This haunting and poetic tale of a suicidal American who meets a free-spirited girl is directed by cult film-maker Fridik Thor Fridriksson’s. When an ex-con returns to Iceland - the land of his mother’s birth - he meets an eccentric artist, called Dúa, whom he believes may be his daughter. After a close scrape with the law, the pair flee Iceland for Hamburg with a rare Icelandic falcon and a plan that they hope will set them on the road to riches. This lyrical and visually stunning film explores the nature of freedom and the complexities of relationships which captures the beauty of the Icelandic countryside, and and the unexpected ways that it may occur.
Let down by a poor story.
- Falcons review by Shatner's Bassoon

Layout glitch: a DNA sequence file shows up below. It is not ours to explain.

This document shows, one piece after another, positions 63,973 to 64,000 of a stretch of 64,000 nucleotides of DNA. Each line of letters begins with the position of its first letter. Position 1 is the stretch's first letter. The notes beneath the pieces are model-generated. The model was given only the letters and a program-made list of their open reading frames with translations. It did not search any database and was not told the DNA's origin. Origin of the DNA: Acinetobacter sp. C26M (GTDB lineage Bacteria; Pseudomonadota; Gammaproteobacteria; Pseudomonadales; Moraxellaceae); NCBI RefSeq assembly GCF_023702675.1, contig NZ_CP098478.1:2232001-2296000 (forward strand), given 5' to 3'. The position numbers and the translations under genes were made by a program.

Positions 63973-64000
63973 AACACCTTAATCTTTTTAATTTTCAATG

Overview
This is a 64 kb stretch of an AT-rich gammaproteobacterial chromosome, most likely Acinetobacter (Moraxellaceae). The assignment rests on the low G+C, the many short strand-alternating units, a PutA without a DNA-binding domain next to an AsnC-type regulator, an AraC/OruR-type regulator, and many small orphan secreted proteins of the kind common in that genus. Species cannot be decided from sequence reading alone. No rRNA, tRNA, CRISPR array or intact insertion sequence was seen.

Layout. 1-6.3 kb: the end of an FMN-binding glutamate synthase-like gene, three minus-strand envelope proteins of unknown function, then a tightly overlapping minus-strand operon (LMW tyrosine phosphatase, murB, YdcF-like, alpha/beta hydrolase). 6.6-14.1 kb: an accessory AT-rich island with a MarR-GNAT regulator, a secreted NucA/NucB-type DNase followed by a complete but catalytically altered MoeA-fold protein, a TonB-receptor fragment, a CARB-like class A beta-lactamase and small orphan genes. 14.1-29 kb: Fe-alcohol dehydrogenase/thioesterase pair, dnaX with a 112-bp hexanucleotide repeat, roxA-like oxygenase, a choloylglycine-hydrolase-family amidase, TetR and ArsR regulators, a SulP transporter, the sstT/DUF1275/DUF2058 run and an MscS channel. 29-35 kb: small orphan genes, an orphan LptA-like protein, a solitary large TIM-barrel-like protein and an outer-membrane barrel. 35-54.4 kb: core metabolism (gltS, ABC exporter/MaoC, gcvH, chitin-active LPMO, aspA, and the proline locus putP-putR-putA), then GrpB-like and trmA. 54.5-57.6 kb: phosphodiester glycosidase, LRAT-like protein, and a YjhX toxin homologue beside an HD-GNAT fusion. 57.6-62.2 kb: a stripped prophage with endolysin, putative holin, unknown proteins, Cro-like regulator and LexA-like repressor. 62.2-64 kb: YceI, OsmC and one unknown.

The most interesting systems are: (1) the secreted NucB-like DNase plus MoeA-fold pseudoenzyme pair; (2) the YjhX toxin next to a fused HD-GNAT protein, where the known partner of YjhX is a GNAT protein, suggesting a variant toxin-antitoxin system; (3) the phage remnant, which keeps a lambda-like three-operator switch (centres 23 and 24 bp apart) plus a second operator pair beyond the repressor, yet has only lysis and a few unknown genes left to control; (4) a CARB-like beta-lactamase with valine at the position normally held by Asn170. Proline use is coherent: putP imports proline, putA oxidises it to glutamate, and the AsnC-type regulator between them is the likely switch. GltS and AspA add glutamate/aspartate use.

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You rated this film: 3
The plot of 'Falcons' revolves around 'Simon', an American criminal, who on release from prison travels to a small town in Iceland with an intention to end his life of crime. While there he becomes a close to 'Dua', free spirited, charismatic and beautiful young woman, who he believes may be his illegitimate daughter. Dua believes in astrology, loves animals, is naive, optimistic and doesn't take much interest in material possessions; Simon however is the complete opposite. When Dua gets into trouble with the local police, Simon decides to help her escape. Dua's only possession of any value is her pet Icelandic Falcon, which just happens to be a protected species. As Simon discovers it is a rare and valuable bird, the pair go on the run to Germany to find a buyer. Overall, the acting is excellent and the scenery, as with most Icelandic films, is beautiful, but what lets the film down is a poorly executed story, and by the end of the film you get the feeling that writer-director Fridrik Thor Fridriksson was running out of ideas. If you're a fan of Icelandic cinema 'Falcons' is worth a look, otherwise it's worth giving a miss.